Dickinson Wright expands footprint in local legal market
Dickinson Wright’s move into northern Nevada will add a deeper level of expertise for the clients of the Reno attorneys who recently joined the firm.
Earlier this month, the Detroit-based law firm announced that it now employs 30 attorneys in the Silver State, following the addition of 13 attorneys at Gordon & Silver offices in Reno, Las Vegas and Carson City.
“We are able to call on professionals from other offices (450 lawyers in 15 states) who have specific experience in certain specialized practice areas” for existing clients, said John Desmond, a member in the firm’s Reno office. He was the managing partner in Gordon Silver’s Reno office and will continue in that role.
“We are seeing the demand for services as the economy grows and evolves,” said Desmond, speaking to the needs of established companies expanding to the area or startups looking to call northern Nevada home. “Practicing from a larger platform and pairing people up with substantive experience is what some clients we are servicing out of the Reno market are looking for,” said Desmond.
Dickinson Wright CEO Bill Burgess echoed his comments in a June 7 interview in Crain’s Detroit Business.
“The motivation for our expansion strategy is that the service of clients is very much a global opportunity and challenge,” Burgess said. “For us to be effective competitors in this industry, we have to have the breadth to serve our clients across North America, the U.S. and globally in certain cases.”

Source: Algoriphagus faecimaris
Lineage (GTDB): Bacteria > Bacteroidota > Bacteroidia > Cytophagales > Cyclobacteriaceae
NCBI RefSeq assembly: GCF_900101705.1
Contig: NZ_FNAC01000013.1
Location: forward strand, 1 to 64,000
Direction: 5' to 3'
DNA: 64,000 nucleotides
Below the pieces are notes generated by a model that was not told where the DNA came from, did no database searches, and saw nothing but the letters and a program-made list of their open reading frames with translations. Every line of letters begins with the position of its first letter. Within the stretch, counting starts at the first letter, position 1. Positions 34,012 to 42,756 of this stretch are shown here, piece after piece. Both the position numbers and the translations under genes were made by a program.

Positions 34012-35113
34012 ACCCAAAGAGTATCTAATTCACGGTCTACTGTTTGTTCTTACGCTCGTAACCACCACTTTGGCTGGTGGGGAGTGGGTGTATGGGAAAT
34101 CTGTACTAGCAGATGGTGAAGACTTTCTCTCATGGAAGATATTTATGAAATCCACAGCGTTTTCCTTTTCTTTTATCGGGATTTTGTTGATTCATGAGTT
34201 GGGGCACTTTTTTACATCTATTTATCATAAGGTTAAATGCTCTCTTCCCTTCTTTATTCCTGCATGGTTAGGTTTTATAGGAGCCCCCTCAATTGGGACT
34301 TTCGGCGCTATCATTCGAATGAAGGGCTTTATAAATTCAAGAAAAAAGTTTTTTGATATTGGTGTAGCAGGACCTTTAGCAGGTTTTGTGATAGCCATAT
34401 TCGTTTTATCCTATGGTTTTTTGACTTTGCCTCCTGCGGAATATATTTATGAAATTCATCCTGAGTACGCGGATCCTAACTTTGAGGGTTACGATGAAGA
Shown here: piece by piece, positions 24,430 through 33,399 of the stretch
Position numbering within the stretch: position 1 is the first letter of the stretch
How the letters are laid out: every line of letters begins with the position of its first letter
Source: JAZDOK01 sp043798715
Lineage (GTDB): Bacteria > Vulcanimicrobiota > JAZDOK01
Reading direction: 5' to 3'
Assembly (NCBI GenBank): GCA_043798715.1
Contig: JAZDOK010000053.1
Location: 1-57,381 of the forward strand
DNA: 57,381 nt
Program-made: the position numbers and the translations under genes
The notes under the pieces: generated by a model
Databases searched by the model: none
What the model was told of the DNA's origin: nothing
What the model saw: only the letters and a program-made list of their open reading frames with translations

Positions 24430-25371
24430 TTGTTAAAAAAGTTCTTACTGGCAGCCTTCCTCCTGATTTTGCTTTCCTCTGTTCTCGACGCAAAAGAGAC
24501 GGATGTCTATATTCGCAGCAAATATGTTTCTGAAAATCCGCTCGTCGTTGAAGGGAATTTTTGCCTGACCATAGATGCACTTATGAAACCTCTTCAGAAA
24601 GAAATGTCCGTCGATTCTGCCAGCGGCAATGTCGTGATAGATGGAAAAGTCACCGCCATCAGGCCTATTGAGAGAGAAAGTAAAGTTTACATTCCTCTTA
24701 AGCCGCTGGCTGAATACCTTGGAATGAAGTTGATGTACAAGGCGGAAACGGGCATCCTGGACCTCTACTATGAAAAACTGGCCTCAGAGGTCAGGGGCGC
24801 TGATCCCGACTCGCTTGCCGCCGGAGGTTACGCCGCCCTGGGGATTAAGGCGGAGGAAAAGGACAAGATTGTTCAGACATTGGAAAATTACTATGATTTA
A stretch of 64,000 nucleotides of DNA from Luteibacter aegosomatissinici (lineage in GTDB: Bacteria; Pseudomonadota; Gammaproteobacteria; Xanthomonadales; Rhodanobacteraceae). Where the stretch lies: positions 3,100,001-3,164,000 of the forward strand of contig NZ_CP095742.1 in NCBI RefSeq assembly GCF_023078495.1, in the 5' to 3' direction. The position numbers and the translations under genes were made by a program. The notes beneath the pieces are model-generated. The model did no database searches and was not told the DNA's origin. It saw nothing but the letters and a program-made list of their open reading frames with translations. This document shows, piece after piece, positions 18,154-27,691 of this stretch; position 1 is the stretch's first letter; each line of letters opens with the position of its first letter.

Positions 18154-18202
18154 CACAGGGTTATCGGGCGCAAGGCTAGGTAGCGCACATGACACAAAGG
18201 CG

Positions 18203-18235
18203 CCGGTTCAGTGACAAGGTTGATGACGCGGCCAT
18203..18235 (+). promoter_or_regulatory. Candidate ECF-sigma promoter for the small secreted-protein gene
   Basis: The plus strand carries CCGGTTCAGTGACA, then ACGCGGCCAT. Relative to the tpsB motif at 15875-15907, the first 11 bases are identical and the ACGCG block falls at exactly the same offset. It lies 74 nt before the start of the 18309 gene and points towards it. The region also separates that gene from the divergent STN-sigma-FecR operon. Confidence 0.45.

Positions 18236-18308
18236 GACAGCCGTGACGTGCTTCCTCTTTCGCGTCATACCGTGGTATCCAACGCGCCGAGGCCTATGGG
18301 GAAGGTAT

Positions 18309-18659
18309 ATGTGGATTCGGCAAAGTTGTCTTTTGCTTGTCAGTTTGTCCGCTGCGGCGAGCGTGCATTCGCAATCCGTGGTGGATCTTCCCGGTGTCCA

Dickinson Wright’s Reno office at 100 W. Liberty St. will be home to six attorneys including Desmond and Brian Irvine as members as well as Benjamin Kennedy and Justin Bustos as of counsel and Kathleen Brady and Anjail Webster as associates.
They will reunite with the Jeffrey Silver, Gordon Silver’s co-founder and gaming attorney, who joined Dickson Wright last month.
Terms of the deal were not disclosed, but the hiring of the former Gordon Silver’s Reno lawyers adds a well-regarded legal team with deep expertise in litigation, gaming, and intellectual property, according to Dickinson Wright.
Despite ongoing difficulties, Northern Nevada’s office real estate market will endure, experts predict
IGT’s decision to list its 1.2 million sq. ft. campus for lease this month and the recent $3.8 million sale of Harley Davidson’s 3-story financial services building in Carson City are the latest examples of companies no longer needing larger-scale office properties to maintain productivity levels and meet customer needs.